There is a dire housing crisis in the Netherlands, and in the major cities, such as Amsterdam and Utrecht, finding a place to live is expensive and difficult. Especially for people who want to buy their first homes, the housing market has become a nightmare over the last ten years. A combination of regulation, the economy and population growth have left the Netherlands with fewer properties than it needs.
The impact of the housing crisis is also serious. With rising prices, it is becoming impossible for first-time buyers to enter the housing market. While the housing problem is nationwide, the major Randstad cities are mainly under pressure, with of course Amsterdam leading the way.
The nitrogen crisis
Hm… what does the nitrogen crisis have to do with the Dutch housing market? Well, the Netherlands has been struggling with too many nitrates. In 2019 farmers and of course their tractors were out on the Dutch streets, but so were construction workers a few times. But why the construction workers? The reason behind the construction workers’ protest were the new nitrogen regulations imposed by the Dutch government. The problem with these nitrogen regulations was that they slowed construction to a standstill. This is not a propitious development when the country needs more and more houses.
Airbnbs and tourism
In many cities across the world, the increasing popularity of Airbnb has caused housing shortages where there were none before the rise of the sharing economy. Naturally, in Amsterdam, Airbnbs created a particularly serious obstacle for local people finding a place to live. Thankfully, three months ago, the Dutch government implemented a ban on Airbnb rentals in three districts of Amsterdam. Moreover, renting out a property as a holiday rental in the rest of the city is only possible with municipal permission, and is not permitted more than 30 days per year.
It makes sense, with growing populations, there is growing demand for housing. There are two main reasons why the populations are increasing in the Netherlands: natural population growth and immigration. Although immigration may have dropped during the COVID-19-crisis, it is steadily increasing again. Furthermore, the Netherlands has become very popular for international students and expats over the past decade. For instance, 6,000 international freshmen students will visit the Netherlands for their degrees per year. Expats congregate around the Randstad because most international companies are settled there.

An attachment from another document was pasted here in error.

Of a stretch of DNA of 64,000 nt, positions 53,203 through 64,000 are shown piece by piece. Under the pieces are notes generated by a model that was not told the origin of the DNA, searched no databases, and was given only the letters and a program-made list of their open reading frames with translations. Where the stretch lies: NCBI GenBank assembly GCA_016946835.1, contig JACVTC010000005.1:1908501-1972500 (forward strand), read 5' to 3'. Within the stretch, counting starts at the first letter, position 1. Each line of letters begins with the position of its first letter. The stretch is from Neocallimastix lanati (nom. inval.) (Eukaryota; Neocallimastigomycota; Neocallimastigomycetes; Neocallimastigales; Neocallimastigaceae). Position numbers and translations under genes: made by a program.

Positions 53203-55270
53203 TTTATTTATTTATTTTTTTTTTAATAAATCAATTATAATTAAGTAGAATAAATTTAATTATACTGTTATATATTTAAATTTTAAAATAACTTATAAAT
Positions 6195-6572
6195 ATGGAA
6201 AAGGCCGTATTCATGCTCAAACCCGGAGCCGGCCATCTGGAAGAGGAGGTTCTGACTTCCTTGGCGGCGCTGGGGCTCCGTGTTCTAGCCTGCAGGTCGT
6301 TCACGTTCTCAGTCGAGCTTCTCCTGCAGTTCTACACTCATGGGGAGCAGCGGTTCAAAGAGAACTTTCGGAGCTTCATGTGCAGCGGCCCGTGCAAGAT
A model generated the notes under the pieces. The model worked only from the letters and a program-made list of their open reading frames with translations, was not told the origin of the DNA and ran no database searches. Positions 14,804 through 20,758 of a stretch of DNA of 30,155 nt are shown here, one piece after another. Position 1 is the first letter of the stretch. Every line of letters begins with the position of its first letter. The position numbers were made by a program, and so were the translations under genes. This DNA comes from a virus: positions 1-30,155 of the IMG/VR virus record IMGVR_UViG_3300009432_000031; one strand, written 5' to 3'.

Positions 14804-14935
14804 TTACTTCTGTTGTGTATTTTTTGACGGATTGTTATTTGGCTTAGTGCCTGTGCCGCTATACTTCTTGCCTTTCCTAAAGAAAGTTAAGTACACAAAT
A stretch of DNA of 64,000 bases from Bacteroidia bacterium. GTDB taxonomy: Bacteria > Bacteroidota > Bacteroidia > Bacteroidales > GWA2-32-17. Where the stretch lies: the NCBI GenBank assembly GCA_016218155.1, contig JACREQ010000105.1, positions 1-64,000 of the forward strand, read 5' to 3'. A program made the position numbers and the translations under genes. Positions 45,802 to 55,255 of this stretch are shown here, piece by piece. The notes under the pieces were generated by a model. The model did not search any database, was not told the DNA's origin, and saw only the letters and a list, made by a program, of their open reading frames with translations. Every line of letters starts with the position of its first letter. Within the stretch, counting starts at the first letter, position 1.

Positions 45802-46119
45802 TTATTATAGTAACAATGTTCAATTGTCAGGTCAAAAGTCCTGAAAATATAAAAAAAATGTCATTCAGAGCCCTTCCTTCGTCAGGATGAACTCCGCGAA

Tighter lending regulations
Besides the above problems, there are also some tighter lending regulations at play. For example, Dutch banks are only allowed to lend buyers in mortgages the housing value they buy, which is a sensible if depressing policy for buyers. Why is it sensible? Well, buyers incur extra costs in housing transactions, andl need a certain amount of equity to afford a house. Some few years ago, Dutch banks also included the extra costs in mortgages, so buyers needed little equity to afford their properties. Nowadays, people need to save money for a long time before they have the ability to buy a house. This results in people renting for longer than they would like, creating a stressed and unwilling class of renters.
Solutions to the Dutch housing problem
Of course, the main solution is to build more houses. However, such a building process is very complex. The Dutch government does not build houses itself. Municipalities give out construction permits to developers. Given the amount of control municipalities currently have, transferring some to the central government has the potential to alleviate the housing crisis. The reason for this is that the central government will have more control over it.
Another solution could be to build more family homes and smaller apartments. These days, people want to buy single family homes, rather than apartments, and also want a place with a small garden. However, that is not what is often being built; apartments are more often built cost less in land and construction than a house with a garden. Another solution to the Netherlands’ housing crisis might be to build tiny houses. This is a concept that began to catch on in the United States of America a few years ago.
Moreover, real estate investors can also help to solve the housing crisis in the Netherlands. Many people will directly think that the housing problem is directly tied to real estate investors. Well, a great percentage of the housing stock indeed belongs to real estate investors. But without investors and their capital there would be fewer houses in the Netherlands. For instance, real estate investors have transformed vacant office buildings into apartments, increasing the Dutch housing stock. However, the municipalities have been strict about lending licences to real estate investors to implement such plans. If the municipalities loosen the reins, more vacant buildings can be transformed into houses. This is also more sustainable, since such a vacant building is more quickly transformed into a house than a tear-down or empty parcel.
Hopefully, in time, capital and creative regulation together will bridge the supply-demand gap that exists in the Dutch housing sector!
This article is written by Moesen Tajik